Origins Part II: the epiphany

My de-conversion happened in a couple phases, but if any one moment can be considered the starting point, it’s this:

I realized that the Jewish god and his teachings are for the Jews.  And as I had more questions, the answers went a little something like this:

Well, then, what’s required of me, a non-Jew?

“The Talmud teaches that the righteousness of all the nations has a share in the world to come.”

The world to come? You mean Heaven? Will there be a judgement?

“For the Jews, if at all. Judaism doesn’t have an official stance on Heaven and Hell. And there’s certainly no eternal damnation.”

So… can I make a graven image? [the second teaching/commandment to the Jews]

“Sure. Why not?”

That one blew my mind. I can make a graven image.

It sounds a little silly now, but there it is. I mean, I grew up thinking that these laws were for me. Maybe its not as practical a change as an ex-Muslim eating pork and having a pet dog, but it’s still kindof a big deal– even though I didn’t go out and make a little deity. But I’ve always loved little artistic statues and figurines, and now I won’t have any qualms about getting one purely because it’s a depiction of a lovely Hindu goddess with twelve arms.

After I concluded that Christianity was not a natural outgrowth of Judaism, I entertained the question, “Well, what about the gods of other nations? The scriptures refer to them, after all. Why can’t they be considered as real as the Jewish god?”

So, are there many gods?

At this point I basically started to create a fantasy universe in my head, with warring gods and goddesses using humans to wage war against the followers of rival gods. It was actually pretty cool.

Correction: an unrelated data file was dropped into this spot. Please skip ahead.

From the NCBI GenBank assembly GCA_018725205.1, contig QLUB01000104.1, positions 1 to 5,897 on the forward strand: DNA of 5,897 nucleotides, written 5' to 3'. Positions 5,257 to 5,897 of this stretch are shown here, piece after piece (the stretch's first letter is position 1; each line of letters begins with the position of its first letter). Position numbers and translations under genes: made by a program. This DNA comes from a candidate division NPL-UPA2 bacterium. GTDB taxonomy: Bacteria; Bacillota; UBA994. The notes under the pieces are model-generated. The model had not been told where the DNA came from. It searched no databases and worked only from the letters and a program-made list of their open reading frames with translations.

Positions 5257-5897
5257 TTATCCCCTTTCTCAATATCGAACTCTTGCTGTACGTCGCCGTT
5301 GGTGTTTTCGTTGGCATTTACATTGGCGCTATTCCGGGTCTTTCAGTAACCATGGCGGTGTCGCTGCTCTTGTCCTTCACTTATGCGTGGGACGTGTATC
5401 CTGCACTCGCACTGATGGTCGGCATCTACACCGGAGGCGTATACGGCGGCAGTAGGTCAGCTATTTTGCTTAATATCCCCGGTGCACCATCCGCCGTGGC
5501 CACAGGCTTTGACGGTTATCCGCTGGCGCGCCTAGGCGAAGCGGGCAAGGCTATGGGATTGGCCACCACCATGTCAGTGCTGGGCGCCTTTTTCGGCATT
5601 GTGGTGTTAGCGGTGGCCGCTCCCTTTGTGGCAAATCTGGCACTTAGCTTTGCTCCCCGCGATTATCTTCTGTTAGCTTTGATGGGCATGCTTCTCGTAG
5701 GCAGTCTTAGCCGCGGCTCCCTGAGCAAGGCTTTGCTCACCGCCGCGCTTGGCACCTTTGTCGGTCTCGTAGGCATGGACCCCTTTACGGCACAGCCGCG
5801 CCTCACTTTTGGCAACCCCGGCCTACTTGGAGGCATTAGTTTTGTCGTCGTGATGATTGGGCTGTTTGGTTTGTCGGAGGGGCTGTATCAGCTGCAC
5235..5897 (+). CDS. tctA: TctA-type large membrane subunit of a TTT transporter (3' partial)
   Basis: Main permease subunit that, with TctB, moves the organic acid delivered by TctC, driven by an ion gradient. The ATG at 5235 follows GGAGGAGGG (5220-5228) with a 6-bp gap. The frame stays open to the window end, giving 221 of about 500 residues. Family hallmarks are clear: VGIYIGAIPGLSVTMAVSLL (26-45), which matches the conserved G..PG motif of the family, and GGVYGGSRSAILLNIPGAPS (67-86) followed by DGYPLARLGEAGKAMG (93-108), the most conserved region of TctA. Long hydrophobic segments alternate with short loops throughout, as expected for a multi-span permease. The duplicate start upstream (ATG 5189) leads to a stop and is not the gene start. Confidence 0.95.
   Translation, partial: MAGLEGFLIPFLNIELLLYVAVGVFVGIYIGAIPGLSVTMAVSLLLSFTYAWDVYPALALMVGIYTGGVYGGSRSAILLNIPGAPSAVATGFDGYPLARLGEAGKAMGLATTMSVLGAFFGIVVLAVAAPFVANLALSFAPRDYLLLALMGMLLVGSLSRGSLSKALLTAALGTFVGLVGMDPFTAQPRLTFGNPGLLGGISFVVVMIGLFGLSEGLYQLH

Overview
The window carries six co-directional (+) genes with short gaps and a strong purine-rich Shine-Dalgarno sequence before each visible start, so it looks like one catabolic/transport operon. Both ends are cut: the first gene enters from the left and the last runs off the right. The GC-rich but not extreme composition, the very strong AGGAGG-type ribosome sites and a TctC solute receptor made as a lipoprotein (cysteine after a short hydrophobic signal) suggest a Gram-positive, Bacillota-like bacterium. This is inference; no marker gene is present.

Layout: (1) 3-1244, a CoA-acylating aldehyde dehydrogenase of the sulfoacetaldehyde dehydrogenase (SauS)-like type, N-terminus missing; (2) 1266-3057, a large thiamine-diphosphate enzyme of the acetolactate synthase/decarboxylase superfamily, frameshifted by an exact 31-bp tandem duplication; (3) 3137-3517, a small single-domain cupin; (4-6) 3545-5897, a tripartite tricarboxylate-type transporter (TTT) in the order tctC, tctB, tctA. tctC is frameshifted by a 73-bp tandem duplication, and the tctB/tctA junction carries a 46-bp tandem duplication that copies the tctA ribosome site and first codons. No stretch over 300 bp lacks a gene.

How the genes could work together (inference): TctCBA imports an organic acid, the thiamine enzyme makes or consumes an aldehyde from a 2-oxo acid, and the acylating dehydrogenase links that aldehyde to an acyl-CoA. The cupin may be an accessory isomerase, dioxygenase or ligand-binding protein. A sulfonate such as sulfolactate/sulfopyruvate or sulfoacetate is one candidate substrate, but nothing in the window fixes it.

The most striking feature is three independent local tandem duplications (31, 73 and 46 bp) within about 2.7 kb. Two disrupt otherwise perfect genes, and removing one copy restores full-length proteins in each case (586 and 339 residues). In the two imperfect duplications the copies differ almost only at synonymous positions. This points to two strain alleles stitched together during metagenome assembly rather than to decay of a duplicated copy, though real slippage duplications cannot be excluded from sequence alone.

But then I had to wonder why I was assuming that there are any gods at all.

See, if I accept that the Jewish god truly revealed himself, that means that all the other religions must have been divinely inspired as well. To say otherwise just wouldn’t be fair. Besides, it requires too much explaining:

It must have been demons who inspired all the other religions!

What? Where did the demons come from? Why can’t they be considered gods, too?

They are fallen angels!

Whoa there! Who said anything about angels? We’re talking about gods. You’re making this all very complicated.

No, it is simple. My god is going to judge you after you die and all the other gods will be revealed as demons who deceived the world.

Are you sure I’m in your god’s jurisdiction? We’ve already established that the Jewish god, if he exists, won’t come after me because I’m not a Jew. What gives your god the authority over me? And, how could your god punish me after letting the demons out to deceive me? That’s not very nice or fair.

You don’t understand nice or fair. My god invented those ideas. My god is those ideas.

I don’t understand. How do you figure?

My god made the earth and you and everything.

Are you sure? Let me tell you about a little thing called descent by modification…

Here’s a simple solution to the problem of which god is god: There are no gods.

But what about good and evil? What about the afterlife, what about justice?

Here’s a question. How do you know that the gods of the ancients aren’t up there counting our sins against them? I don’t see you worrying about that. And what makes you think there will be perfect justice someday? It sounds like wishful thinking, to me.

Just because I wish for something doesn’t make it not true. And anyways, where did our morals come from if there are no gods?

Are you saying different gods are giving out different moral standards?

No, there’s only one god. The rest are demons.

Where are you coming up with this stuff?

Okay, okay. But how did we get here if not from a god creating the world and the universe and everything in it?

Can’t we just say we don’t know?

Listen. How many times has a religious understanding of the world been replaced by a scientific one? It’s thanks to biology, psychology, chemistry, astronomy, and all kinds of ologies I’ve never heard of that we understand the world.  We learn by observing and examining and testing, not by making up stories!

But I’m getting off the subject. Those were a few of my epiphanies.

I’ll likely add to the Origins as necessary.



One Response to “Origins Part II: the epiphany”

  1. Temaskian Says:

    I must say you seem to have come to lose your christianity very creatively. Quite unlike many other deconversion stories that I’ve read.

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